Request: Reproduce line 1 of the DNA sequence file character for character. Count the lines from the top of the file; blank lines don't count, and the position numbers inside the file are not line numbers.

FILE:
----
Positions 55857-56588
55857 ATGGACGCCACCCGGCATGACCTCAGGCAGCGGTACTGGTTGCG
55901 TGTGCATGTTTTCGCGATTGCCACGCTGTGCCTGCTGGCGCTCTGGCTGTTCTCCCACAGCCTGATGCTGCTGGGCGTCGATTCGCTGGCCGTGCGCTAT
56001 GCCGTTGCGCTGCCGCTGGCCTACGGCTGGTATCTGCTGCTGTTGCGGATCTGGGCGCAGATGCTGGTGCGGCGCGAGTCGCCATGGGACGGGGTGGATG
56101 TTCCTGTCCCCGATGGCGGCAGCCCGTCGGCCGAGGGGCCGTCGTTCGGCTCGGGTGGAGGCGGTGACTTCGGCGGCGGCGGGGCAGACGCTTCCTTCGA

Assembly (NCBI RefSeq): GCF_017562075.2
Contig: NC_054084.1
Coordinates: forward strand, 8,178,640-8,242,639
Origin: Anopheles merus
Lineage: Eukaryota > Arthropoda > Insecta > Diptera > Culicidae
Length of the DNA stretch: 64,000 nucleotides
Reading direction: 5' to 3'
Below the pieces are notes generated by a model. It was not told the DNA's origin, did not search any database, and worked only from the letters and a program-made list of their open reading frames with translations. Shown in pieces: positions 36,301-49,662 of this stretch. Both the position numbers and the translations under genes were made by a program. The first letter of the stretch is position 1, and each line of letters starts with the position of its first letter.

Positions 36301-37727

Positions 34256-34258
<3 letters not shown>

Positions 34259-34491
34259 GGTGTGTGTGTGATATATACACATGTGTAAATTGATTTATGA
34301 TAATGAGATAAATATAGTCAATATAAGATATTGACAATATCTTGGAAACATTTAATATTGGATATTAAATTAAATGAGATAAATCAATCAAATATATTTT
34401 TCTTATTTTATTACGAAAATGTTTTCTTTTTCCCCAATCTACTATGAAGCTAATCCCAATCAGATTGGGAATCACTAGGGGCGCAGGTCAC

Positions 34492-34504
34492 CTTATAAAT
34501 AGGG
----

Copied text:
Positions 55857-56588